I am an accountant with a university mathematics degree. Although its been some years since I became heavily involved in Mathematics, I should be able to understand most things, however I can't get my head around this problem.
At work I have encountered a problem with fractions. I have to explain this to my Chief Financial Officer and to the board so I need to come up with a credible explanation that is say less than 30 seconds long and is in leyman's term's. I can't simply say the "The maths doesn't work" or go through on a whiteboard the proof. So any references to Math theory would be appreciated so that I can add credibility to my answer.
(e.g. the fraction rule - Fraction addition with different denominators - If one denominator divides evenly into the other, change to the higher denominator and add)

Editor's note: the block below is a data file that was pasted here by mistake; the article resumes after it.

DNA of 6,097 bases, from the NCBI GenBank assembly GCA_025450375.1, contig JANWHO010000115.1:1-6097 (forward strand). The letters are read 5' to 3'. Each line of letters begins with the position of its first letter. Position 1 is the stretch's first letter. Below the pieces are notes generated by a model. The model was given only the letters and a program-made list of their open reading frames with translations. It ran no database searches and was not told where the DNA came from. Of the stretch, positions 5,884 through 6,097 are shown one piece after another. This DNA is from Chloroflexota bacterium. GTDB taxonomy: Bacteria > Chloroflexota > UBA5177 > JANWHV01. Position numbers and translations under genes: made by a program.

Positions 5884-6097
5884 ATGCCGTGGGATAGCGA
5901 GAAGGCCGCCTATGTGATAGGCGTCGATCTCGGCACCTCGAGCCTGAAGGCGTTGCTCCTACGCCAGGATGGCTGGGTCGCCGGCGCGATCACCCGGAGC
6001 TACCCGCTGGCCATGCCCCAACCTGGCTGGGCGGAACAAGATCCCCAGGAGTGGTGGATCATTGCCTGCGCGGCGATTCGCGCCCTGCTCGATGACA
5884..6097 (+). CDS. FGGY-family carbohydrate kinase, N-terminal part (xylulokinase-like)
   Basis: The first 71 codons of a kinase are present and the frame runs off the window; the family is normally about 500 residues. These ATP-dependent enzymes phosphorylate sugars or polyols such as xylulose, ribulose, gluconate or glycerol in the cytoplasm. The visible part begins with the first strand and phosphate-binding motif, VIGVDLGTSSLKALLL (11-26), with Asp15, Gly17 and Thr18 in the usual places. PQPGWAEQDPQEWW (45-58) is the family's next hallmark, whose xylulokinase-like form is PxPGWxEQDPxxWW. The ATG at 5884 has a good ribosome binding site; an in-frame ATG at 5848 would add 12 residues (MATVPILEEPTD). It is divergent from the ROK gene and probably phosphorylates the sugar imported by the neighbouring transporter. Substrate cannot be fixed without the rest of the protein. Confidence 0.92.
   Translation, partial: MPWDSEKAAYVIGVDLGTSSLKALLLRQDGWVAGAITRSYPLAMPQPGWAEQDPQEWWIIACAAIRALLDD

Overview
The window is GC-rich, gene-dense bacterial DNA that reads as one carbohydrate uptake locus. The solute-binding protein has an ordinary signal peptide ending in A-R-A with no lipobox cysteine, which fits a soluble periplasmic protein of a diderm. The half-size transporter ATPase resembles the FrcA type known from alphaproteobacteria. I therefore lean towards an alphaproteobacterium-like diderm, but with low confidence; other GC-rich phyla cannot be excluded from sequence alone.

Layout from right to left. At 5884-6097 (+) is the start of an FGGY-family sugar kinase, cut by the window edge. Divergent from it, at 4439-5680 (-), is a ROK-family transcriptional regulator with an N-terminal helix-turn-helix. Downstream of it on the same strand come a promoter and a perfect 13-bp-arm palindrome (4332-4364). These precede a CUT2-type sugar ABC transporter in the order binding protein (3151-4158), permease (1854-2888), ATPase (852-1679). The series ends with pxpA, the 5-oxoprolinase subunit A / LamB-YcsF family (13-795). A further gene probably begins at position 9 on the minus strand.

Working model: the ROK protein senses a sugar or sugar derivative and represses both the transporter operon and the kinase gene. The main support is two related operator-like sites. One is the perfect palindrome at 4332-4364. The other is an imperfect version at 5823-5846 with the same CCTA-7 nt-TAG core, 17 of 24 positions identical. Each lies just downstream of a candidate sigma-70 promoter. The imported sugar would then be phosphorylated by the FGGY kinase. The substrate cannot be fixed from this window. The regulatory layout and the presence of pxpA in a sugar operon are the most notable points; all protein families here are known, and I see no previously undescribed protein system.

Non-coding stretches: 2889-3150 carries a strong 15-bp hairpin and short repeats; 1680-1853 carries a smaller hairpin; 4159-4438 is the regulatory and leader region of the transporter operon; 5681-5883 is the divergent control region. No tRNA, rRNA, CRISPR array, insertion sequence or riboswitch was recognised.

The problem - (I have used simple numbers below but the actual problem is in thousands of dollars and holds more sets of customers)
I have two sets of customers,
'Customer A' had expected revenue of 10 but has only renewed 8, therefore we have a renewal fraction of 4/5
'Cusotomer B' had expected revenue of 20 but has only renewed 10, therefore we have a renewal fraction of 1/2
The summarized renewal fraction is therefore 3/5 (e.g 18 / 30)
We then have this other Key performance indicator called ACV (Annual contract value) I won't explain further what this is but it is independently derived from the renewed dollars.
For this we have the following result
'Customer A' ACV = 5 and 'Customer B' ACV = 15, total ACV therefore equals 20.
So for my purposes we are going to apply the above fractions to these results.
'Customer A' renewal fraction X ACV = 5 x 4/5 = 4 'Customer B' renewal fraction x ACV = 15 x 1/2 = 7.50 4 + 7.50 = 11.50
But if we take summarized renewal fraction and multiply it by the total ACV we reach a different result of 12 ( 20 x 3/5 = 12)
Does anyone know of any theory of why we get different results? I've tried to explain to my CFO that the Maths doesn't work and you can't apply fractions to different sets of data, but he has asked for a more credible answer.
Thanks for your help in advance.